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Treasury Issues Obamacare Exemption Fact Sheets

by Mike Godfrey,, Washington

22 March 2016

The US Treasury Department has issued a series of fact sheets on the exemptions available from the Affordable Care Act (ACA) health insurance coverage requirement, if individuals can not afford coverage or meet other conditions, and about how to claim an exemption during tax filing.

During the current tax filing season, the Treasury is again reminding consumers of the changes they are seeing on their tax returns related to their health coverage. Consumers have questions about these changes and the Administration is committed to providing information and tools to help them understand the requirements.

Within the provisions of the ACA, most Americans are required to maintain "minimum essential" health insurance coverage, and employers are encouraged to offer that health coverage. Those individuals and employers who do not comply with these mandates – the "employee mandate" and "employer mandate" – are to make "shared responsibility" payments, or tax penalties, to the Internal Revenue Service (IRS).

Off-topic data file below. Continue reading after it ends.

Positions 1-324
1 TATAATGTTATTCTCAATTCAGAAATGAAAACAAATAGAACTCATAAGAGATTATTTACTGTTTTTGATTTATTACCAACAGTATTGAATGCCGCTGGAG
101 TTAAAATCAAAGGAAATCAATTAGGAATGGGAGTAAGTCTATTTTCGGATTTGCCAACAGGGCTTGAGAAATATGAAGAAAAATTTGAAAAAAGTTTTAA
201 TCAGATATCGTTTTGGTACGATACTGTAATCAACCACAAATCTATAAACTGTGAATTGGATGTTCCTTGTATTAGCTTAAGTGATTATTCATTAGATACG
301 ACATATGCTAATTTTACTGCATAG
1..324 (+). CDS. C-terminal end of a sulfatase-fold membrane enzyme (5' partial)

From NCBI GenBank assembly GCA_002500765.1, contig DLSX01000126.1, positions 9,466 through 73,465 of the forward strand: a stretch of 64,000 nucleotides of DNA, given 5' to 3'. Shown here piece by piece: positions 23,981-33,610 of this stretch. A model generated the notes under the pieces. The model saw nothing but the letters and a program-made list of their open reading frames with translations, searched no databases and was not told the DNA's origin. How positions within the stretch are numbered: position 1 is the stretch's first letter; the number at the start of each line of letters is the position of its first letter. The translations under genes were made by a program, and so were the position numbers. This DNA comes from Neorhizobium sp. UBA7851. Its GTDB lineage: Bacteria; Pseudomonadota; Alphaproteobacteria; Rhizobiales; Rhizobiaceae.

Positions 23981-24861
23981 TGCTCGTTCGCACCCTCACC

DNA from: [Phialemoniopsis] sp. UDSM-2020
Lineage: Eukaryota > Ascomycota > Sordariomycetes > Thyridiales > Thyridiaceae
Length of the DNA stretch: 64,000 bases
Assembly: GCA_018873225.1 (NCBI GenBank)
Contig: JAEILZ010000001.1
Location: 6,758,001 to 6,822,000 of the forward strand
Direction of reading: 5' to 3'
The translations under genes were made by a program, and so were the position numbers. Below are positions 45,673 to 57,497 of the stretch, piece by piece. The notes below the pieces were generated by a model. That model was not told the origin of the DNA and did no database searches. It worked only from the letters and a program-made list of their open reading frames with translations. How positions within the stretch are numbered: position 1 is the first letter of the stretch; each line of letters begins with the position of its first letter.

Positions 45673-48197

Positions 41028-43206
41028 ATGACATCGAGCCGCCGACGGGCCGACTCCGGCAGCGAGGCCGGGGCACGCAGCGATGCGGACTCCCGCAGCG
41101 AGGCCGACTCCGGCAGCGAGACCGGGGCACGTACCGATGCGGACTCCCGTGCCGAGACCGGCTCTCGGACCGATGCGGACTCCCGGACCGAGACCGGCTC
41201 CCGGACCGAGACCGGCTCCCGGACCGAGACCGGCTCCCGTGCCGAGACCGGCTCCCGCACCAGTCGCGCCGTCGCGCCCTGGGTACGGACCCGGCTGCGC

For individuals, the tax penalty in 2015 was equal to USD325 (plus additional amounts for dependents) or two percent of their taxable income up to the average national cost of getting basic insurance coverage, whichever is the greater. From 2016 onwards, the calculation will be USD695 or 2.5 percent.

It is seen to be important for individuals to know that a variety of exemptions are available and to understand the steps they need to take to request them. Most can be claimed on their tax returns, but some exemptions are only available through the Health Insurance Marketplace.

To find out if an individual qualifies for an exemption, he or she may use the IRS interactive tool: "Am I Eligible for a Coverage Exemption or Required to Make an Individual Shared Responsibility Payment?"

For example, a taxpayer may be exempt from the requirement to have health coverage if the cost of coverage is too high as a share of his or her income – if it represents more than 8.05 percent of household income in 2015, increasing to 8.13 percent in 2016.

TAGS: individuals | compliance | Insurance | tax | tax compliance | law | insurance | Internal Revenue Service (IRS) | ministry of finance | tax authority | health care | legislation | United States | penalties | Health Insurance

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